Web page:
Korean J Obstet Gynecol.  2004 Jun;47(6):1210-1217.

Clinical study of Failure to Progress as an Indication for Cesarean Section

  • 1Department of Obstetrics and Gynecology, College of Medicine, Hanyang University, Seoul, Korea.


The purpose of this study was to evaluate the appropriateness of diagnosis of the failure to progress (FTP) and accompanying emergency Cesarean section in university hospital and possibility of reducing emergency Cesarean section among these patients.
Chart review of 680 patients who had underwent emergency Cesarean section with diagnosis of FTP between January 1996 and December 2002 at Hanyang University Medical Center was carried out for this study. Among patients who underwent normal vaginal delivery during the same period, 300 patients were randomly chosen for control group. Comparison between these two groups on maternal physical properties, management during delivery, birth weight and sex of babies were made. Also, differences of labor management among obstetrical staff were compared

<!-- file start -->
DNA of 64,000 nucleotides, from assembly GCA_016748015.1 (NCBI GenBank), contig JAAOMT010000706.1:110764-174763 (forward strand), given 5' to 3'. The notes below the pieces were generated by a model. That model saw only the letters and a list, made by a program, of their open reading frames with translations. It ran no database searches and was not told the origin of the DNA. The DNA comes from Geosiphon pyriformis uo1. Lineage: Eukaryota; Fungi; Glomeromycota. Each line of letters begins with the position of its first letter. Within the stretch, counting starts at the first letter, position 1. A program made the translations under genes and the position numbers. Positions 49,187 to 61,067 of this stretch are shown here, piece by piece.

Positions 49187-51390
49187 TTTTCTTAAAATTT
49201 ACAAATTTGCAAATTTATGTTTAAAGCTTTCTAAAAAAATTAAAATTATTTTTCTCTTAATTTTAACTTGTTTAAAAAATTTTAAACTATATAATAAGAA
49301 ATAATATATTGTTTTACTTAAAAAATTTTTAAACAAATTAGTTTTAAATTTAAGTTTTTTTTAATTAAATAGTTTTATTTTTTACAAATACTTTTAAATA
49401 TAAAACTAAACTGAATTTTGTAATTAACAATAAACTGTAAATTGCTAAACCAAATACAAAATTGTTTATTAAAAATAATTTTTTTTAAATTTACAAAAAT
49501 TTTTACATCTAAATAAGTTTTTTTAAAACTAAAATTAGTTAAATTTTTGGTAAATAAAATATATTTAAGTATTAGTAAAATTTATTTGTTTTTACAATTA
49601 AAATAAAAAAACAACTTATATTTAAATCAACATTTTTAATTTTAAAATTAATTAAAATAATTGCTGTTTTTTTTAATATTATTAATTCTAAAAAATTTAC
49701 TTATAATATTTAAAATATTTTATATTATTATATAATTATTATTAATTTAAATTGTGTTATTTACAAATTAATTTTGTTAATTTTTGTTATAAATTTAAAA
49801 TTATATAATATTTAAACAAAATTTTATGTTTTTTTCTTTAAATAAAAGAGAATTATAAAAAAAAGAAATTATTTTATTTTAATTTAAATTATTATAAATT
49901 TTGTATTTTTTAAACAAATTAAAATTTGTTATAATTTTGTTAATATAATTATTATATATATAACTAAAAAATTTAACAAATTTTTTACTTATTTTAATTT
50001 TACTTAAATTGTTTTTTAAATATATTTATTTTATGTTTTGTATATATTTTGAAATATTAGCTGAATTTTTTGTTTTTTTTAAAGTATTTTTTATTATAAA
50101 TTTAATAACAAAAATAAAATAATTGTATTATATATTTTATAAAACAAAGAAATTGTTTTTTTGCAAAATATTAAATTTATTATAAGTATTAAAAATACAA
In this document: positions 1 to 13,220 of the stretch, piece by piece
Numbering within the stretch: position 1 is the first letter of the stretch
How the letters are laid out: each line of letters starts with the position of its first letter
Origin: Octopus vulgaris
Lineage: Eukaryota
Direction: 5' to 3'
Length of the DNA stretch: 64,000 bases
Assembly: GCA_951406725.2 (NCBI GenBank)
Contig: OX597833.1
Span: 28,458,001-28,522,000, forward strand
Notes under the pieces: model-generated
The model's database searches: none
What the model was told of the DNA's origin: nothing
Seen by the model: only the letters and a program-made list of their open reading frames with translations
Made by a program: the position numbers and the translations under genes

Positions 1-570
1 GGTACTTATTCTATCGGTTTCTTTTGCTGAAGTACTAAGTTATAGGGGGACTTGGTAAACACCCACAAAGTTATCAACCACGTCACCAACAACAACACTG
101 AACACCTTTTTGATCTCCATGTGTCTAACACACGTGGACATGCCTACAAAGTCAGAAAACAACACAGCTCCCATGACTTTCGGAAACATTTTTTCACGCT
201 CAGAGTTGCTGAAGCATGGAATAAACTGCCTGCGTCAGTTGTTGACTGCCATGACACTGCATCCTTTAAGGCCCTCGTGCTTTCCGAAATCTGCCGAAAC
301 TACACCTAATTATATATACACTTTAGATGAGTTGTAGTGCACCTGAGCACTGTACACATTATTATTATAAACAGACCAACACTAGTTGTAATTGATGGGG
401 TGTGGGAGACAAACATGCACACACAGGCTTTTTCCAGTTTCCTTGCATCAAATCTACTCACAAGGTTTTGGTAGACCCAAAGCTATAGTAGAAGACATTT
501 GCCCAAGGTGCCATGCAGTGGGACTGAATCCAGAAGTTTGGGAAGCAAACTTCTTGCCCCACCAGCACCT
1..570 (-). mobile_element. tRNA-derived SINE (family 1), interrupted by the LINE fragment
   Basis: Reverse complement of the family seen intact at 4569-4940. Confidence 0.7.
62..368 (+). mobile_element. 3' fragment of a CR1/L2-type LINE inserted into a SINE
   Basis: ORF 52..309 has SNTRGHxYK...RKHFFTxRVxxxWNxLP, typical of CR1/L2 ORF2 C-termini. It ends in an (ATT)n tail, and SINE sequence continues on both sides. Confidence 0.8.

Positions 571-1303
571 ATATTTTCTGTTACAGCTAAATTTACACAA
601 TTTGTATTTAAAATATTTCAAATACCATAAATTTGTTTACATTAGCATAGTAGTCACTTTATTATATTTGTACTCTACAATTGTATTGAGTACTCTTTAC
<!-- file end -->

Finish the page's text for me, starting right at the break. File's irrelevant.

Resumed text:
Compared to the vaginal delivery group, FTP group patients showed older age (29.1 vs 27.7 yr) (p=0.000), shorter stature (158.4 vs 159.8 cm) (p=0.001), and heavier body weight (68.2 vs 65.7 kg) (p=0.000) suggesting unfavorable outcome Also, birth weight of the newborn infant was heavier compared to the normal delivery group (3350 vs 3181 g) (p=0.001). In addition, the frequency of PG E2 use was higher (45% vs 35%) (p=0.001) and hours of oxytocin use was longer (6.3 vs 4.2 hr) (p=0.000) in FTP group. The distribution of delivery time in FTP group was around four or more hours in comparison to the normal delivery group in which the judgement was made that there was as inclination for sufficient effort for the purpose of a normal delivery. On one side, cervical dilatation was less than 3 cm, there were 44 people in a group with less than 70% effacement of cervix in which 40 of these people (excluding 4) were capable for a normal delivery with additional effort. Moreover, in the case of the failure to progress group, active labor management can decrease the rate of cesarean section to about 5.8% (40/680).
The results of this study suggests the possibility that frequency of cesarean section could be reduced through the efforts of active labor management. However, there are a variety of factors leading to cesarean section that must be analyzed along with social and national support.


Failure to progress; Cesarean section
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